11 months, 3 weeks ago Rachel Stella, NewsTribune Reporter
Would require pet stores to sell dogs and cats acquired from an animal shelter or animal control facility
From Rachel Stella, NewsTribune Reporter:
Could dogs and cats be moving from shelters to pet stores?
Proposed legislation would require pet stores in Illinois to sell only those dogs and cats they have acquired from an animal shelter or animal control facility, according to a Thursday news release from Gov. Pat Quinn’s office.
The would-be law is meant to oppose commercial breeding facilities, also known as “puppy mills,” which “mass-produce” animals “in unhealthy or inhumane environments that could result in heartache or large veterinary bills for unsuspecting buyers,” the release said.
But Chris Ellberg, executive director of the Illinois Valley Animal Rescue shelter in La Salle, called the policy “a double-edged sword.”
Selling animals from animal control would give them a chance to live, and pulling animals from shelters would relieve shelter overcrowding, Ellberg said. But she said pet shops wouldn’t screen their customers the way IVAR screens people interested in pet adoption.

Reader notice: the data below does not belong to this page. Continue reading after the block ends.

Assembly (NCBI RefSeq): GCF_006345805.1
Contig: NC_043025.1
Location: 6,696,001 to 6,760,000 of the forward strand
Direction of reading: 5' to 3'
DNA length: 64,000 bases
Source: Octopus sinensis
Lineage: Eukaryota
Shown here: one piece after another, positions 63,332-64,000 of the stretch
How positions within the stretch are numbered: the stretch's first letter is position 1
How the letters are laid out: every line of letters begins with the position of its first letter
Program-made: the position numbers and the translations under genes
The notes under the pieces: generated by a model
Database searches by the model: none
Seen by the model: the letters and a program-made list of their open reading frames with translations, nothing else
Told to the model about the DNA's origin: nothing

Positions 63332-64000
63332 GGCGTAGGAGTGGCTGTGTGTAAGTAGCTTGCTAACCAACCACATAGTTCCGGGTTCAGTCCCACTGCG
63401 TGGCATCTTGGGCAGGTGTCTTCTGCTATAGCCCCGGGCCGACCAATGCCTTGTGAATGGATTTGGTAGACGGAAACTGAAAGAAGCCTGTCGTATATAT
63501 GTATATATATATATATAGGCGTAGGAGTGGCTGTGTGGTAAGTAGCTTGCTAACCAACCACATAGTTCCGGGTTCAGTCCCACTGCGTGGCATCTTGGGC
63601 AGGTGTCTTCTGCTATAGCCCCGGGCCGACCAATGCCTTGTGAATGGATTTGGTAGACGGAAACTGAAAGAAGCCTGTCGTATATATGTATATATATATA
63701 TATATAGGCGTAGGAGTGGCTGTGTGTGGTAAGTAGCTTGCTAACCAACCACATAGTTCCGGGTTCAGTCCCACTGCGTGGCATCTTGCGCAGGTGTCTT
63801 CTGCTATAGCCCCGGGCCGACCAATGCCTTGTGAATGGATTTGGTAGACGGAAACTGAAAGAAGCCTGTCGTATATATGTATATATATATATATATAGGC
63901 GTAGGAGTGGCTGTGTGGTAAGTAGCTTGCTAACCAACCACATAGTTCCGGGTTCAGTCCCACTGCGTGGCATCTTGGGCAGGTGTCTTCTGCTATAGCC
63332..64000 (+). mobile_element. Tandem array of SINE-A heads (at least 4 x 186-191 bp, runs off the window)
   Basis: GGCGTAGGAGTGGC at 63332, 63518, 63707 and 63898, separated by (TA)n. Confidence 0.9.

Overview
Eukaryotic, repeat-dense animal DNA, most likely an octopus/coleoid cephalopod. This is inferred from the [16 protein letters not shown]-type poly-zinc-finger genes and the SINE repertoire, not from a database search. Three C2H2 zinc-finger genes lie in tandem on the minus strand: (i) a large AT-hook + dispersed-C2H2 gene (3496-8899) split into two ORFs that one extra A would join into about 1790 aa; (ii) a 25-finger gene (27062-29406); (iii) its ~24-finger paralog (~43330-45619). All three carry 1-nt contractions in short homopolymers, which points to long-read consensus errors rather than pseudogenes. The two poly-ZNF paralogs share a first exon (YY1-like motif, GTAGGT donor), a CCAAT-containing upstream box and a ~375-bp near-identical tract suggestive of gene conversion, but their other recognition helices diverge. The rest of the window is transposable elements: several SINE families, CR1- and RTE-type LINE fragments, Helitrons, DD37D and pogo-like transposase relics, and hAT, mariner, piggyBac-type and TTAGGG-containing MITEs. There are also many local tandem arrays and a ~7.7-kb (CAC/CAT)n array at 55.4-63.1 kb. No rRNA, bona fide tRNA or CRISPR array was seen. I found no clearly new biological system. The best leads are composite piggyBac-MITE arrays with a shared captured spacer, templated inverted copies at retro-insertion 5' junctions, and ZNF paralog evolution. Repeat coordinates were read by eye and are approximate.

IVAR kennel manager Jeremy McIntosh agreed.
“We want to make sure that all these dogs have homes,” McIntosh said. “But at the same time, we spend a of time, effort and the public’s money to make sure they go to good homes.”
McIntosh has misgivings about sending any of the IVAR animals to pet stores, even though they may be trying to abide by the laws.
“In theory, it sounds great,” he said about the proposed legislation. “As an animal rescuer, we put our heart into this, and we need to make sure they go to good homes.”
The policy would allow “responsible” breeders to sell directly to individuals, the release said. These breeders “usually want to meet their buyers in person to ensure their puppies or kittens find a good home and that pet owners’ questions about the animals can be fully answered,” according to the release.
Andy Arnold, owner of Andy’s Pet Shop in Peru, said he supported the policy.
“I’m all for pushing for the ban,” Arnold said. “I think it’s better to buy a dog from the breeder yourself, so you know where it’s coming from.”
Arnold said he believed in “adoption first,” and that he took The Humane Society’s pledge to not sell puppies in his store.